If the first woman God ever made was strong enough to turn the world upside down all alone, these women together ought to be able to turn it back, and get it right side up again! – Sojourner Truth, speaking to the 1851 Women’s Rights Convention
The prolonged slavery of women is the darkest page in human history. – Elizabeth Cady Stanton and Susan B. Anthony, The History of Women Suffrage, written with Matilda Joslyn Gage, 1881
I raise up my voice—not so I can shout but so that those without a voice can be heard… we cannot succeed when half of us are held back. – Malala Yousafzai
New age writers and philosophers often cite feminism and the liberation of women as one of the major driving forces behind the massive social change that characterizes our modern human era.
It’s easy to understand why. When women can’t participate fully and equally in their civilizations, those civilizations always suffer. Utilizing only half of their population’s potential insight, intelligence and initiative, societies that oppress or subjugate women tend to fall behind quickly. Educational attainment suffers, leadership limits itself, and the wisdom and life experience of women, a critical component in the success of any civilization, gets left behind.
In today’s world, the most prosperous and powerful nations, whether from an economic, political, intellectual, or social perspective, all have relatively high levels of gender equality. The poorest and least powerful nations do not. In fact, women in those marginal societies typically face severely limited opportunities and widespread discrimination.
Scientists who study this phenomena used to think that cultural and religious factors in marginalized societies tended to lead to the subjugation of women, but have now concluded that the converse is true. The lack of equality for women, no matter what the reason, makes the society much less likely to thrive.
Economists Mathias Doepke, from Northwestern University, and Michele Tertilt, from England’s University of Mannheim, studied this global phenomena in 2008, and concluded that the clearly symbiotic relationship between economic and cultural development and female empowerment gives inherent benefits to the whole culture. In other words, educating and empowering women also empowers men, and in so doing demonstrably grants distinct advantages to the entire society.
Since one of the United Nations’ eight Millennium Development Goals involves “promoting gender equality and empowering women,” this vital relationship between a culture’s success and the way it treats its females gives fresh meaning to the idea of a new age:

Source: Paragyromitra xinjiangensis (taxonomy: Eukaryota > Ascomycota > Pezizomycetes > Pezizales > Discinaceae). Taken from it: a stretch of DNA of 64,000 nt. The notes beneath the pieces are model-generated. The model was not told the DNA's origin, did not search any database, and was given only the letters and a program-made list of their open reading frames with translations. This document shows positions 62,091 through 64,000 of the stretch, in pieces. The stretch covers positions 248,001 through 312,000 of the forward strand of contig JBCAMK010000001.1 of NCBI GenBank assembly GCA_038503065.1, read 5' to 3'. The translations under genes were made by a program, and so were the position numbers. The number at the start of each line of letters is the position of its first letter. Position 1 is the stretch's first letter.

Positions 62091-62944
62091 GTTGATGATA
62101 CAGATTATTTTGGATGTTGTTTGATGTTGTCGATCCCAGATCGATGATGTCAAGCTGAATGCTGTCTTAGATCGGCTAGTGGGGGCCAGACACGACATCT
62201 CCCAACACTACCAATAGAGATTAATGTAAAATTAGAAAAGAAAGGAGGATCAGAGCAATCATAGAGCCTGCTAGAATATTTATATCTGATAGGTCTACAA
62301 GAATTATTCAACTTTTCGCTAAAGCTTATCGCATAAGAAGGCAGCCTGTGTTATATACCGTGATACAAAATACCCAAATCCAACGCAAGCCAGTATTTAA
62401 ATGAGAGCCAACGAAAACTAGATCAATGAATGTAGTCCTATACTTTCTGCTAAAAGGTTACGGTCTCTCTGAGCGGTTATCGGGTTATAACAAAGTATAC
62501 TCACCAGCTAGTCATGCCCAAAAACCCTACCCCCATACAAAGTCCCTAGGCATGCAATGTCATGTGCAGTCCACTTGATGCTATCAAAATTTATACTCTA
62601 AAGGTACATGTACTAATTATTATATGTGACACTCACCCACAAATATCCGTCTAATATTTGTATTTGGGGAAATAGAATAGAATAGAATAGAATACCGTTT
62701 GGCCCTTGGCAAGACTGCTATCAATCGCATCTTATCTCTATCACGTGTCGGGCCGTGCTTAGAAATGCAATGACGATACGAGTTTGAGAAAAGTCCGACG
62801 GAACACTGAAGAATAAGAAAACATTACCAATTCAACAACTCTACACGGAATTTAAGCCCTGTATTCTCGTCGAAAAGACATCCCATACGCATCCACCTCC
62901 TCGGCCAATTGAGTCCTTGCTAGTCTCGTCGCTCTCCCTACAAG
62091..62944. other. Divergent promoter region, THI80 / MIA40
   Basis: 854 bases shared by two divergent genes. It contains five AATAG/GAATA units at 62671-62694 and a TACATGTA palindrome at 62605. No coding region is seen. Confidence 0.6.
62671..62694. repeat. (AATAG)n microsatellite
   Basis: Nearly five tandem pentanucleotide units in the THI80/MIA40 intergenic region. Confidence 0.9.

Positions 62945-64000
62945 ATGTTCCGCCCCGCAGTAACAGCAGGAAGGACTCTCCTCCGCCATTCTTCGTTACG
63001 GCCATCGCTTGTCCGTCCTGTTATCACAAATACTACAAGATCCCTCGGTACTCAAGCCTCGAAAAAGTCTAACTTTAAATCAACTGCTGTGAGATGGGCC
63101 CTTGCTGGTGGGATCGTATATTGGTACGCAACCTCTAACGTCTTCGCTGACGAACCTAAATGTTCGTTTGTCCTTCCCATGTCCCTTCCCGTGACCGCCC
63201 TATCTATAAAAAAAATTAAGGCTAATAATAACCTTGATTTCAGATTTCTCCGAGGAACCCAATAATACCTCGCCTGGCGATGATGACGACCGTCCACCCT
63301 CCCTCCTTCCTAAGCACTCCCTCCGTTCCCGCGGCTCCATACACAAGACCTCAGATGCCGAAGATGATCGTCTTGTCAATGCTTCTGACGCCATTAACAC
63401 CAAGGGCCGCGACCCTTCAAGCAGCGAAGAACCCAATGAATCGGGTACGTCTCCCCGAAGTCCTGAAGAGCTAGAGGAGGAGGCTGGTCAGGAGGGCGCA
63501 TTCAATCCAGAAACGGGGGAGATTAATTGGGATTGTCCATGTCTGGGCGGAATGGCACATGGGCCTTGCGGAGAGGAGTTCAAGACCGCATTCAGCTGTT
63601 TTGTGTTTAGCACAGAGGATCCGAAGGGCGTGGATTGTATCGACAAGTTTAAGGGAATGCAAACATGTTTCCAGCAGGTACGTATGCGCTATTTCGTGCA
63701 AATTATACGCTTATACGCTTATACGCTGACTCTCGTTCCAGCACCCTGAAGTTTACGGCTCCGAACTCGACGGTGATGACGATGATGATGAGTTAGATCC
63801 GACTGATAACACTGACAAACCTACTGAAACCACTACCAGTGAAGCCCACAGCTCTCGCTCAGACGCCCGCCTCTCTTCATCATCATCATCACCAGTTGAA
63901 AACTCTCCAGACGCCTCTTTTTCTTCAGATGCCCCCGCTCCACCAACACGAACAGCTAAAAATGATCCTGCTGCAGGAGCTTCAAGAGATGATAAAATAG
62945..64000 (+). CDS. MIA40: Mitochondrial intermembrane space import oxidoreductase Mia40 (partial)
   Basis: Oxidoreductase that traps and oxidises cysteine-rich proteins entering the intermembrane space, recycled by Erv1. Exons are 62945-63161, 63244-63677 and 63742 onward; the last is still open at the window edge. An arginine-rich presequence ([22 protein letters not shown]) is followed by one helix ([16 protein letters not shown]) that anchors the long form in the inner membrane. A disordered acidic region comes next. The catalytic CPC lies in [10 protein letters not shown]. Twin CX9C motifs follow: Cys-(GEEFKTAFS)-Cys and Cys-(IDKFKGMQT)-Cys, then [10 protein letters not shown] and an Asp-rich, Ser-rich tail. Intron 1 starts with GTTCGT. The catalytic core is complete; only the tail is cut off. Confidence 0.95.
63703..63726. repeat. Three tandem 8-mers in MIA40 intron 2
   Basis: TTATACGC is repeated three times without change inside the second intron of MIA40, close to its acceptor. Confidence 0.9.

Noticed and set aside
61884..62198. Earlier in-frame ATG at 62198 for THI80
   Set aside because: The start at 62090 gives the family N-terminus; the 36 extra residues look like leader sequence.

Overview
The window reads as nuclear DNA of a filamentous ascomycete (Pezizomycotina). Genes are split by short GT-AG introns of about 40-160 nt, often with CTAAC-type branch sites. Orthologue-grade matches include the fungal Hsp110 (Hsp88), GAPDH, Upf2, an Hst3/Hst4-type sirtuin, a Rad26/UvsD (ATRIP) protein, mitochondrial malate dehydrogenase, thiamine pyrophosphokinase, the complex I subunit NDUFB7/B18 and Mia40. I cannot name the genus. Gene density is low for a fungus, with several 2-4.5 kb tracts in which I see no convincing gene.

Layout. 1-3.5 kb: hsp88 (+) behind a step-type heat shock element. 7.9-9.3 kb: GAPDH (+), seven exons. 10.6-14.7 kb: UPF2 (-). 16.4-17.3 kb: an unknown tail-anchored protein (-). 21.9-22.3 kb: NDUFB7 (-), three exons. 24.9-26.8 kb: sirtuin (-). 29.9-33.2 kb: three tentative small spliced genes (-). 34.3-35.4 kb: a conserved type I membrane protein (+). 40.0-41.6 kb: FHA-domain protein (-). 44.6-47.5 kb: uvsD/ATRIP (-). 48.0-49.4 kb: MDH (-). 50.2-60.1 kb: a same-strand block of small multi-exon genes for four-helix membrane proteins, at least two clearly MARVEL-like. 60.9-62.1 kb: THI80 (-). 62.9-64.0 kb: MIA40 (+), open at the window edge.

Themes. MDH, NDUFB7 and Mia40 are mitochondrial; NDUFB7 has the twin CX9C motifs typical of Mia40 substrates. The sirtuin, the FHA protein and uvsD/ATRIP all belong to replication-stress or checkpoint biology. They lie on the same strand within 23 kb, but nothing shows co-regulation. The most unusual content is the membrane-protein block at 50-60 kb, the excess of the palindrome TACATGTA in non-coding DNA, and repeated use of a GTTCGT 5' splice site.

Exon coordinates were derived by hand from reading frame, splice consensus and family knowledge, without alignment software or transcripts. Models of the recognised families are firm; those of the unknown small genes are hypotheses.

Women have equal rights with men upon earth; in religion and society they are a very important element. As long as women are prevented from attaining their highest possibilities, so long will men be unable to achieve the greatness which might be theirs. – Abdu’l-Baha, Paris Talks, p. 134.
In the human family of God there is no distinction. God is no respecter of gender. The religion of God is one. The human family share in common all the faculties; they share in common all the divine bounties. God has not accredited any difference between the male and the female. The same education must be given to women as to men, so that they may acquire science and arts, so that they may advance along the course of civilization, in order that they may become proficient and attain to the level of men.
In the Orient women have been very degraded in the past, men giving no importance to them, thinking that men were created superior, but through the teaching of Baha’u’llah who declared that a great calling is destined for women, they promoted the facilities for the education and training of the girls. In a brief space of time the girls and the women alike have advanced along the pathway of education. – Abdu’l-Baha, Star of the West, Volume 2, p. 8.
The world in the past has been ruled by force, and man has dominated over women by reason of his more forceful and aggressive qualities both of body and mind. But the balance is already shifting—force is losing its weight and mental alertness, intuition, and the spiritual qualities of love and service, in which woman is strong, are gaining ascendancy. Hence the new age will be an age, less masculine, and more permeated with the feminine ideals—or, to speak more exactly, will be an age in which the masculine and feminine elements of civilization will be more evenly balanced. – Abdu’l-Baha, quoted in Baha’u’llah and the New Era, by J. E. Esselmont, p. 156.
The foundational Baha’i principles have always included the equality of women and men; and Baha’is maintain that no new age can or will occur without the full implementation of that fundamental equality. The growth, advancement and accomplishment of the entire world depends upon this vitally important matter. Because all former religious systems placed men above women, the Baha’i teachings say that a profound gender-equalizing change in human culture is long overdue:
The world of humanity has two wings — one is women and the other men. Not until both wings are equally developed can the bird fly. Should one wing remain weak, flight is impossible. Not until the world of women becomes equal to the world of men in the acquisition of virtues and perfections, can success and prosperity be attained as they ought to be. – Abdu’l-Baha, Selections from the Writings of Abdu’l-Baha, p. 301.
Baha’is believe that humanity has entered a new age, one in which the true potential of both women and men must find full expression, creativity and fulfillment. That new age signals an awakening in the world’s consciousness, a new era of justice and equality, a future that will fully realize the vastly important contribution of women.